Now that I’ve been back home for a few weeks, it’s past time to wrap up the South American adventure in pictures. What did I accomplish with this solitary 24 day sojourn? Here’s the short list:
-I doubled my Spanish vocabulary which now rivals that of a clever Myna Bird.
-Confirmed that water really does swirl down the drain in the opposite direction south of the Equator.
-Discovered that Latins and Europeans work less than that we do. As a result most people walk around with less money and less stuff, but they have more family and friend time and less stress- a reasonable trade-off in my opinion.
-Gazed at a waterfall that makes Niagara look like the splash pad at Curtis Hixon Park and a desert mountains cape that could have been the setting of “The Martian”.
-Was reminded that I have a wonderful wife and a wonderful life here in Tampa Bay that makes coming home the best part of every trip.
Now the sights and sounds of Argentina. (Imagine the sounds)
Like Ybor City in Tampa, the La Boca neighborhood in Buenos Aires gets an unfairly bad rap. Guidebooks are quick to dismiss it as a dangerous tourist trap, which by the way, could describe Chicago. The gritty waterside barrio is known for its colorfully painted buildings, tango tradition and art museums. Sure, tacky souvenir shops abound and the occasional tourist who’s forgotten they’re not in Wisconsin gets jacked, but it turned out to be one of the most pleasant excursions I’ve taken during this three-week trip.
Kitsch sculptures in La Boca. My friends in Gaybor need to put in an offer for this one.
Don’t cry for me, Pope Francis.
Renowned Tango master and painter, Guillermo Alio knew Tampa (and the rest of the world) pretty well. He and his dance partner wife run a coffee shop/art gallery in La Boca.
Guillermo sold me this reproduction of one of his collages for about $7 dollars. When he drew an original sketch on the back, I offered him more money, but he refused it.
La Boca is home to a formidable futbol team that’s inspired generations of kids.
A classic Argentine face from a painting at the wonderful Benito Quinquela Martin Museum
Many a visitor to Mendoza has stumbled into the drainage ditches that line miles of city streets- especially those who’ve been over-served the juice of the indigenous Malbec grape. And it was the indigenous people who first dug those mini canals that funnel glacial runoff into what would otherwise be an arid high desert. The vast tree canopy over Mendoza is possible only because of that irrigation. Local orthopedic surgeons like ’em too.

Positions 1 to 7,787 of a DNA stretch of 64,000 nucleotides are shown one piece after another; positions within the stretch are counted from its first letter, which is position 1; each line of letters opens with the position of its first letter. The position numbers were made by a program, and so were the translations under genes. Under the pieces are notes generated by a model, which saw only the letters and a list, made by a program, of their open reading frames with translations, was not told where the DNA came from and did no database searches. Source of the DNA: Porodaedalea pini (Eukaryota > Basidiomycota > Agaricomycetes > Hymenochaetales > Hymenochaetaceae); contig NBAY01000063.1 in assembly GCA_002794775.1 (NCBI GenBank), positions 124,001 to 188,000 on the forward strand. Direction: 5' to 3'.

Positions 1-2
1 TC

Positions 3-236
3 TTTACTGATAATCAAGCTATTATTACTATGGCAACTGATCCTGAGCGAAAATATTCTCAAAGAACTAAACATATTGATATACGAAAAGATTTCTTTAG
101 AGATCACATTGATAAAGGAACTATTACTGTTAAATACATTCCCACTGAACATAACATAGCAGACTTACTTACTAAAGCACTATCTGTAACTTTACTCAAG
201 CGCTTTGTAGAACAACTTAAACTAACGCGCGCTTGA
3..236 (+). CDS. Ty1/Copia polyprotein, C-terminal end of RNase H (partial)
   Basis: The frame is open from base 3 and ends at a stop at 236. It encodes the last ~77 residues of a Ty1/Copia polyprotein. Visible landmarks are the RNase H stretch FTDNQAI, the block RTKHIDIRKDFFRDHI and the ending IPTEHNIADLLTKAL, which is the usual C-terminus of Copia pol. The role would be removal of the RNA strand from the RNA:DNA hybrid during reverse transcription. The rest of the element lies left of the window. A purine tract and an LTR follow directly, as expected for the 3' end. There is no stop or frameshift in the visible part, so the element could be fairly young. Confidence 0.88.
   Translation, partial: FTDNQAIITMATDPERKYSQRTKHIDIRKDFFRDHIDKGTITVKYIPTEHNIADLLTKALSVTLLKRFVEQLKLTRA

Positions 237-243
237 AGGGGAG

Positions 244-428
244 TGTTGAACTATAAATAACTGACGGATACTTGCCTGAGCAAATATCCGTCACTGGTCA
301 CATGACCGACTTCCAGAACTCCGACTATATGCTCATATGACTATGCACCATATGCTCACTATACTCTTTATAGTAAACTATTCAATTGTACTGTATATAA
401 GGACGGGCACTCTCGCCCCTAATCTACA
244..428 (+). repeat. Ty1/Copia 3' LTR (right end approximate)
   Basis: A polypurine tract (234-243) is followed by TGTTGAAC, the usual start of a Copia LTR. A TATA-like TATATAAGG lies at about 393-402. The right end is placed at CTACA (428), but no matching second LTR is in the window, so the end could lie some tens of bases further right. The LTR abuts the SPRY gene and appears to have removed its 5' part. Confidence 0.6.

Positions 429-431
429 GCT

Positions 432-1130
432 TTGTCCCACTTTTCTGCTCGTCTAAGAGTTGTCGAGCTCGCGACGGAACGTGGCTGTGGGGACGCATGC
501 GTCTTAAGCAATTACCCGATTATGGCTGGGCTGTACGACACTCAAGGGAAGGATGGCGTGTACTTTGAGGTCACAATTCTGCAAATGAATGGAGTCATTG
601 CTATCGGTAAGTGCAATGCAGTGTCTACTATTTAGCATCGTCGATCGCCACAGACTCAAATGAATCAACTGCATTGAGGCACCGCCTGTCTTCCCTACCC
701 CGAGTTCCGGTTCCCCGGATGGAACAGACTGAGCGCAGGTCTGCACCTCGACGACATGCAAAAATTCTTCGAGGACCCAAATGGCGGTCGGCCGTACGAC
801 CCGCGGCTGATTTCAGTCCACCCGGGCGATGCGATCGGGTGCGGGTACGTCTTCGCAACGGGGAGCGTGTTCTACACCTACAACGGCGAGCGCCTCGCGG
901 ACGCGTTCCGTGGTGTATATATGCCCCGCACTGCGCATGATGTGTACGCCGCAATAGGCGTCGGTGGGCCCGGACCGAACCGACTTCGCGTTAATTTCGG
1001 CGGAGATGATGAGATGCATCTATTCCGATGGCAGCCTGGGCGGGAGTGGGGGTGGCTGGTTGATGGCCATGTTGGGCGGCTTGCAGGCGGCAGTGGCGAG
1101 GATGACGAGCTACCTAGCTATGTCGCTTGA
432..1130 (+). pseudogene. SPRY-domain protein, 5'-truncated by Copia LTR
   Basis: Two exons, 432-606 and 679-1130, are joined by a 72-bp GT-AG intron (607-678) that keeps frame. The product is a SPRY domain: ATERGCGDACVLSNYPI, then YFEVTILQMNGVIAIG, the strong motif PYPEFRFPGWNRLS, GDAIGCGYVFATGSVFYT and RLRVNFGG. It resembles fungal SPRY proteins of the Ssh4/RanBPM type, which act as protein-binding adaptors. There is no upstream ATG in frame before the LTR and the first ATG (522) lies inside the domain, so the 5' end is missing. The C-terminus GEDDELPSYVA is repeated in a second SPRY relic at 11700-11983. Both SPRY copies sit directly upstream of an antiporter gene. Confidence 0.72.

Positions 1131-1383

Uno: Don’t shake the hand of a person of the opposite sex unless you’re closing on a real estate deal. One quick, but genuine kiss to the right cheek and you are Senor Rico Suave.
Dos: Remember that as a pedestrian, you hold the same status with drivers as a stray chicken.
Tres: Despite the Latin American stereotype, Argentinians, particularly in Buenos Aires moves right along quite nicely. I kept showing up to stuff early expecting a cluster and was pleasantly disappointed.
Cuatro: Tip like a rock star. Yeah, yeah, tipping 10% or less is customary in other countries but you’re not from ‘other countries’. Not if you’re a friend of mine. Point is, unlike some Europeans who might think you’re a sucker for dropping 20% percent everywhere you go (I’m talking to you, Malta), Argentinians are hurting financially. They’re nice people who really appreciate a generous propino (which would be a great name for an erectile dysfunction drug).
I arrived in Mendoza, Argentina’s prime wine region under gray skies. My weather luck may be running out as rain is forecast for much of this week. BUT, tomorrow is going to be beautiful and I need to decide between exploring the Andes by car OR touring wineries by bike. My dilemma’s not as bad as Sophie’s Choice. It’s much harder.
Well look who’s making friends! I bought the very last ticket to a dinner show featuring live Brazilian music. Happily, I was seated at this table with three charming divorcees who spoke barely a lick of English. Best Spanish lesson I had all week. They think I’m a narcoleptic podiatrist from Florence, but we had some laughs.
And finally today, an Argentine puzzler. Anyone know why one (and only one) windshield wiper is left in the up position on each of these three parked cars? No, it’s not snowing. And yes, the word for ‘windshield wiper’ in Spanish is awesome…Limpiaparabrisas.